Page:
These films are definitely spoofs on the superhero genre. Also they spoof 50’s action movies, old spy movies, some teen drama, and Edna Mode, voiced by Brad Bird himself, whom basically is a reference to the fashion industry. Aside from being hilarious, her character is an answer to a question rarely seen in these types of movies; “where do the costumes come from?” A good satire movie, and this is something the Scary Movie developers never figured out, was that you must have the call backs and references, but also they must have a point. These movies don’t have the luxury of being based on a comic book. The first one didn’t have a huge fan base when it first came out so they had to reference the genre itself instead of just the stories that were already written with the characters. They answered questions audiences have always wondered, like Edna and the costumes. And then they went above that and put these characters in a real world. They took the classic ‘worlds strongest man’ and weakened him with lawsuits, took a sidekick and had him rejected by his hero. Elasticgirl was a strong independent woman who ended up settling down and having kids. The children grow up with powers and aren’t written as a troupe. This is the only movie I can find where the children don’t run away from home and get trained to “just focus really hard on your powers.” The first time Violet actually needs to use her force field most of the family is going to die, and she fails. that is a real moment, failure. The Incredibles films don’t just make a good superhero story, they outdo a great number of the other superhero movies in the process. One thing both of these movies satire on, and do so much better than majority of other movies, are the antagonists.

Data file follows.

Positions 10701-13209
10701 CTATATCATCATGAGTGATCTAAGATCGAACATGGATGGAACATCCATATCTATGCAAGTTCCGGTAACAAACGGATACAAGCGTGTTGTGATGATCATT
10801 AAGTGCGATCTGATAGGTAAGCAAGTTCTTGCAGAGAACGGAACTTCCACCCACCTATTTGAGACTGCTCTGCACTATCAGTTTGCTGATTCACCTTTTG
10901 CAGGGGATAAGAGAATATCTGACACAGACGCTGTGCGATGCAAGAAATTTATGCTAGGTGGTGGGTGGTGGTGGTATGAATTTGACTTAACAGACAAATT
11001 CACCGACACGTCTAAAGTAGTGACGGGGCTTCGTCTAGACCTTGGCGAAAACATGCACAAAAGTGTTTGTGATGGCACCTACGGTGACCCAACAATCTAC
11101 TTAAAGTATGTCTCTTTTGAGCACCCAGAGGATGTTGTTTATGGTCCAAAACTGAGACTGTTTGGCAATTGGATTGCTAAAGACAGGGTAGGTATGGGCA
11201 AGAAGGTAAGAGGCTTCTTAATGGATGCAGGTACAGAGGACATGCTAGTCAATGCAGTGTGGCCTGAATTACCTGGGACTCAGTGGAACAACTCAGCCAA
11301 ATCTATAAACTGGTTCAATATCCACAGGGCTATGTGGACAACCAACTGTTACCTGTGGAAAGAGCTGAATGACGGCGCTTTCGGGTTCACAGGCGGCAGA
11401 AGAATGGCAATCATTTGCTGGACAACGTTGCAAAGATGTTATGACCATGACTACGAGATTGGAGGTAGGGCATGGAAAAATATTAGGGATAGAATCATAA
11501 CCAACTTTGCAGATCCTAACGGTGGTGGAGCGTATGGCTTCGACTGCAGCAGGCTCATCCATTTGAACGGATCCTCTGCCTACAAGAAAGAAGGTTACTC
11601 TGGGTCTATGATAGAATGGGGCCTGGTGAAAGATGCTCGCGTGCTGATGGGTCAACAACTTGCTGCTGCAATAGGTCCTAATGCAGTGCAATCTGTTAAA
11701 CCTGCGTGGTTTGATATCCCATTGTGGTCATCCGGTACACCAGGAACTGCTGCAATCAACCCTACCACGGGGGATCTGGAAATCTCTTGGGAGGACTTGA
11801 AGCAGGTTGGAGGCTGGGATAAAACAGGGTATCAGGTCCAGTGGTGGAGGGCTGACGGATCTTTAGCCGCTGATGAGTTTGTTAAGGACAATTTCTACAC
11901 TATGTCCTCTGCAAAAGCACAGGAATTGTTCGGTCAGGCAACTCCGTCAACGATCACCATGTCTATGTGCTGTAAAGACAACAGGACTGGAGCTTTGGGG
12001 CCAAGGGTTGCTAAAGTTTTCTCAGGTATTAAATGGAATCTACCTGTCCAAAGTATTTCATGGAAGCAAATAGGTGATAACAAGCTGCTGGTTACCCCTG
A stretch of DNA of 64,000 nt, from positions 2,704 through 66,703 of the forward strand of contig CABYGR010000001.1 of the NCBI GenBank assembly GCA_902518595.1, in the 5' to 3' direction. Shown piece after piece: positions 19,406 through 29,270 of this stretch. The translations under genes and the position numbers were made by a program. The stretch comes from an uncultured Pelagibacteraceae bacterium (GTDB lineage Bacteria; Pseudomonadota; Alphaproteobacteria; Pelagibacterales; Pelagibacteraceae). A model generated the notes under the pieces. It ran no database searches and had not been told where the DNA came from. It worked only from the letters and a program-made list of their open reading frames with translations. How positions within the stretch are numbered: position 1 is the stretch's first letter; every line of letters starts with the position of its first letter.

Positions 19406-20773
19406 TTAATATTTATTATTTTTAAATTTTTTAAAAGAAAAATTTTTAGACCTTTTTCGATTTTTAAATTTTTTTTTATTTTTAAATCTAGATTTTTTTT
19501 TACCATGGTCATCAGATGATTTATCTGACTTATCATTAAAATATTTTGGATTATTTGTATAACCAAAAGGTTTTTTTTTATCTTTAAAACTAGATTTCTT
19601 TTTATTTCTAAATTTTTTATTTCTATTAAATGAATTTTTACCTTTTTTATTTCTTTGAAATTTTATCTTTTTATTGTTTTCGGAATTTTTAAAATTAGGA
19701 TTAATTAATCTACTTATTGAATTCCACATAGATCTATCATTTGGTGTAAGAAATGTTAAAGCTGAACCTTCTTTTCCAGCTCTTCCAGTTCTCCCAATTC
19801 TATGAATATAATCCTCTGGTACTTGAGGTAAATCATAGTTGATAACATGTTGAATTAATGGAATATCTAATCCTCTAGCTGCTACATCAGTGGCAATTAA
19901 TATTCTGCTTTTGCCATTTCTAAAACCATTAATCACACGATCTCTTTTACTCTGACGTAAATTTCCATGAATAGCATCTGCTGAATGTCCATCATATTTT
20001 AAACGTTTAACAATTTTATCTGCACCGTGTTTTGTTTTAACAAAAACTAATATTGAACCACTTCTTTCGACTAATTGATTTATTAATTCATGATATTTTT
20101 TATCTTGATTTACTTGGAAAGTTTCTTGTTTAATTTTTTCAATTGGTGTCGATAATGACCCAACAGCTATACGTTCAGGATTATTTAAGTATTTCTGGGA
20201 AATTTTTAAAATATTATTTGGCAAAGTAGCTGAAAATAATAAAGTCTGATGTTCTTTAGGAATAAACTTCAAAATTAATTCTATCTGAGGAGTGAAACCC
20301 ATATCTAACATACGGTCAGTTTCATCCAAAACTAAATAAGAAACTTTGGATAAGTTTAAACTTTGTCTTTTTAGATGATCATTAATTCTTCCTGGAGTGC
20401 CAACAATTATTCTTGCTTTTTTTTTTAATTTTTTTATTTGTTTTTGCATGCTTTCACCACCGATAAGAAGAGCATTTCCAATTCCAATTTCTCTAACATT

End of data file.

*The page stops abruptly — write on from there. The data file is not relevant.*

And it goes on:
Great villains are made by their heroes. Their existence is what causes super villains. Sure there are always bad people, but the best villains are the ones with motives driven by the actions of their nemesis’. The villain in the first movie Syndrome/Buddy, voiced by Jason Lee, is a direct result of someone with immense potential being turned evil by the actions of a superhero. Buddy was in love with the idea of being a hero like his idol Mr. Incredible. He could very well have been one in his own right too but all it took was one event, like meeting his hero and being turned away, to cause him to go down a path of terrible choices. These movies gave us grounded heroes, at that means they are flawed. I don’t blame Bob for not wanting to endanger the kid, but yes he was the reason Syndrome was born. He created the path that led to Buddy murdering all those other heroes. Screenslaver/Evelyn, the villain in the second film, voiced by Catherine Keener, is amazing. Her character is basically the best Lex Luthor story I’ve ever seen in a movie. She hates heroes because of people’s reliance on them. Her father was killed because he trusted being saved by superheroes over using common sense. That is a villain I can get behind. She thinks she is the protagonist of the story and that supers are making humans weaker. And she’s not exactly wrong.